We all need a plan -- not always exciting or fun, but necessary to accomplish your goals and objectives. Not only will it help you determine what factors are going to drive a program's success, it will also help you avoid best practice mistakes and errors. Let's face it, there aren't too many email marketers who actually execute against a real annual or quarterly communication plan -- so if you do, you are in the minority. But kudos.
Honestly though, most email marketers' days are probably spent either fielding last-minute requests to send an email to support an existing program that is under-performing, or as an after-thought. Whatever your situation, I am sure that at one point or another you have leveraged my favorite mantra: "A lack of planning on your part does not constitute an emergency on my part."
Quarterly or annual planning is almost unheard of in the email space, while common in other areas of marketing. If you have a solid plan, accommodating those last-minute requests becomes a whole lot easier, and measuring your program success becomes more transparent because you have the time to really think through how to attribute that success and to honestly define what success means. In creating a quarterly plan, you need to truly understand the who, what, when, where and why of your email program.
Who is getting the email? Understanding how your database breaks up based on how you communicate is integral to your programs' success. If an overwhelming number of customers are unengaged, then your communication strategy should vary from what you'd use for a database of highly engaged subscribers. Getting familiar with that breakdown will set the groundwork for your entire plan.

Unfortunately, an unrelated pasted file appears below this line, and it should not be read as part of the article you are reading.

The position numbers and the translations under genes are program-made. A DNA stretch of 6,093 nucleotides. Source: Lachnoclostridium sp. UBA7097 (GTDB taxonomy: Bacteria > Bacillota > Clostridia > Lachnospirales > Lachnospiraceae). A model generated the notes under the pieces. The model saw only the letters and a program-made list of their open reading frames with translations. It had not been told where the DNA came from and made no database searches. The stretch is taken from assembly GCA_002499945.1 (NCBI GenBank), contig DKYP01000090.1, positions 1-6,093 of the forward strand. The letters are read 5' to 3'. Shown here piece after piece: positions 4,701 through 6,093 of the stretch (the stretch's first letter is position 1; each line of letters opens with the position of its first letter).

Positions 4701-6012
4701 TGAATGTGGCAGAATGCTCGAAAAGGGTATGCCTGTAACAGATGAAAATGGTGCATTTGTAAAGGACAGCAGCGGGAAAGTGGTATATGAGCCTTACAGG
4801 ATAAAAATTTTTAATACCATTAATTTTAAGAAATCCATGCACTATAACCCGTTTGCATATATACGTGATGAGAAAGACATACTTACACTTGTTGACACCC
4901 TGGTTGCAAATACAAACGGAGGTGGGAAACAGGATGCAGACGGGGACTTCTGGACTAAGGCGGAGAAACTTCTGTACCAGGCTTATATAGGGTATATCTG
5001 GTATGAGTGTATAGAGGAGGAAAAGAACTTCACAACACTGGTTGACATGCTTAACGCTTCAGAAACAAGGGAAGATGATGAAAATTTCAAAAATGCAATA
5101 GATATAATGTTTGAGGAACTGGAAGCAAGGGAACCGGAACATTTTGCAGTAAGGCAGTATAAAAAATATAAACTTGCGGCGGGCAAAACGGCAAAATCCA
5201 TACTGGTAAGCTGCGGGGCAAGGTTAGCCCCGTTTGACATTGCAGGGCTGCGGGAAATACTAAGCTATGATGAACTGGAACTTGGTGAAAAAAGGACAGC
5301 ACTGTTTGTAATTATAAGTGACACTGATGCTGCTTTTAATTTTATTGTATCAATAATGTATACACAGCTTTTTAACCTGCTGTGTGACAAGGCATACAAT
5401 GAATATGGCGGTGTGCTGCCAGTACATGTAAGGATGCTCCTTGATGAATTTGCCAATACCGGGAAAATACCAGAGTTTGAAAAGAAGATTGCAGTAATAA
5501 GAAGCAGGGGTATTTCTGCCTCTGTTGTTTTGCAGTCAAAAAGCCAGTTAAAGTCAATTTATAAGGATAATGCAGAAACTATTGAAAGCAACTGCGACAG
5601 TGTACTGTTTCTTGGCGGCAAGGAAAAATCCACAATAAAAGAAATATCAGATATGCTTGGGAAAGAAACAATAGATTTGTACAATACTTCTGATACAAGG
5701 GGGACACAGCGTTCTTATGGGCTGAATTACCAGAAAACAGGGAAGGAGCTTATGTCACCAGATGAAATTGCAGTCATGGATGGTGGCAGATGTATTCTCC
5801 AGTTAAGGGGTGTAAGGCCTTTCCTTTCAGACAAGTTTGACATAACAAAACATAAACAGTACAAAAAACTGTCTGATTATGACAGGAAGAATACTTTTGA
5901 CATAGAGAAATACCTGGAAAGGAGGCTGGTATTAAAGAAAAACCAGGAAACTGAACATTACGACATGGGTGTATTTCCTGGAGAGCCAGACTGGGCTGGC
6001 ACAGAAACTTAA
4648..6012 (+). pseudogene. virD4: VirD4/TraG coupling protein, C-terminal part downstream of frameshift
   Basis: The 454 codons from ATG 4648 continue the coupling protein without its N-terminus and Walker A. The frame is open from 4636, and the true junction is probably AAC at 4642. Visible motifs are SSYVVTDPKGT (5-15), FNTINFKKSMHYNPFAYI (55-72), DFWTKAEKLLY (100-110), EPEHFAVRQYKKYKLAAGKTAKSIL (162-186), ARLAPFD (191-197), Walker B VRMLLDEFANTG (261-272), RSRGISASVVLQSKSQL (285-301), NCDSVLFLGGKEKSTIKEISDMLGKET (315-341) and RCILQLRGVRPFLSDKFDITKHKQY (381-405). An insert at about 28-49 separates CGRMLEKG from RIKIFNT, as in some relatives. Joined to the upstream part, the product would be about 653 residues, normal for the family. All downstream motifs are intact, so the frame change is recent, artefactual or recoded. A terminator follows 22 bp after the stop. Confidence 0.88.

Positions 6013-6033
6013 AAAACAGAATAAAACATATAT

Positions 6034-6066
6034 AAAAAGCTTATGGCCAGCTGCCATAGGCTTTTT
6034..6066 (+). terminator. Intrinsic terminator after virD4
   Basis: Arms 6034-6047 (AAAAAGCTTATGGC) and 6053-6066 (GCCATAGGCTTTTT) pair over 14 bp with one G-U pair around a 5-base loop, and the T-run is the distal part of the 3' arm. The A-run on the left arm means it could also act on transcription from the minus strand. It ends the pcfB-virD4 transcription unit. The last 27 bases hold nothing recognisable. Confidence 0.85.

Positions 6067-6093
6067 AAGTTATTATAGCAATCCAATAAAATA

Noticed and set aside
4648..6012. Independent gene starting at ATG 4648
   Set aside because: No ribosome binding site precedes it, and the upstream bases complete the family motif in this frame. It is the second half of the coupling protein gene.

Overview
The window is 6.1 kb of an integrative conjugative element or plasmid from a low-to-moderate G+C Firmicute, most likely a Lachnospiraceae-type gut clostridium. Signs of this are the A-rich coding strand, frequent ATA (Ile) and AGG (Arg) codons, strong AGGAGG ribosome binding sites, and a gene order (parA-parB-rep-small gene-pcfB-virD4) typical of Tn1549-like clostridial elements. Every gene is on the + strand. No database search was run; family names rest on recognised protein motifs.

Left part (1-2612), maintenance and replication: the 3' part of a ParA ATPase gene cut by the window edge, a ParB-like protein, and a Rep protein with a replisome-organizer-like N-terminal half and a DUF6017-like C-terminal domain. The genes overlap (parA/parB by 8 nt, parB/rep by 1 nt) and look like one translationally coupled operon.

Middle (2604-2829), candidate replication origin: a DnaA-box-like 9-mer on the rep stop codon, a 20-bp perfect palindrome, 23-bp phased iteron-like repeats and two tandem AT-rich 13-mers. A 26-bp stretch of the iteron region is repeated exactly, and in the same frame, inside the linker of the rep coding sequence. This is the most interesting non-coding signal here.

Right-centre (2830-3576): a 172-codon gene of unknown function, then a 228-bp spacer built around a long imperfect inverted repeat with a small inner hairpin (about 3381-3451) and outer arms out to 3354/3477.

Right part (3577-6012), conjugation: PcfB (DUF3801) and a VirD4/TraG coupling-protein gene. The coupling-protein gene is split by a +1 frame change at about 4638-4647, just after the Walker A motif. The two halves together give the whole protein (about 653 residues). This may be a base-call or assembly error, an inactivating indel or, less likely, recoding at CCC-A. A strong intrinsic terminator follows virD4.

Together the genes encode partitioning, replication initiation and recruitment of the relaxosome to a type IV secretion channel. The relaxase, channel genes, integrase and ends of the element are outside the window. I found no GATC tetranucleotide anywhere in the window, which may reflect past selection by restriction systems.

What is the content of the email? Are there specific offers, editorial content or seasonal direction that you can plan on including in the message? What resources do you need to generate that content? Spending time articulating what you want to say and then aligning it with your audience can help you identify mismatches in content to segments -- or further identify voids in content to address specific segment expectations.
When should the message be deployed? Considering the timing of your message distribution in conjunction with offers that have specific time sensitivities or significant volumes can help you avoid missing the expectations of your recipients.This tactic also helps you to eliminate multiple messages coming to customers within hours or days of each other, depending on your specific contact strategy.
Where do you need additional support or resources? If you are going to need custom data pulls or new creative -- landing pages or additional production support, say -- knowing in advance and planning accordingly for all groups and departments involved makes everything flow so much more smoothly.
Why are you sending the email? The quintessential question: What are your goals for this deployment? What behavior do you expect to drive, how will you measure that behavior,and how will you define success? Answering these questions at the front end of the process can help to validate that all the necessary steps are being taken to make it happen.
Let the planning begin -- 2011 is right around the corner, so what more could you be waiting for?!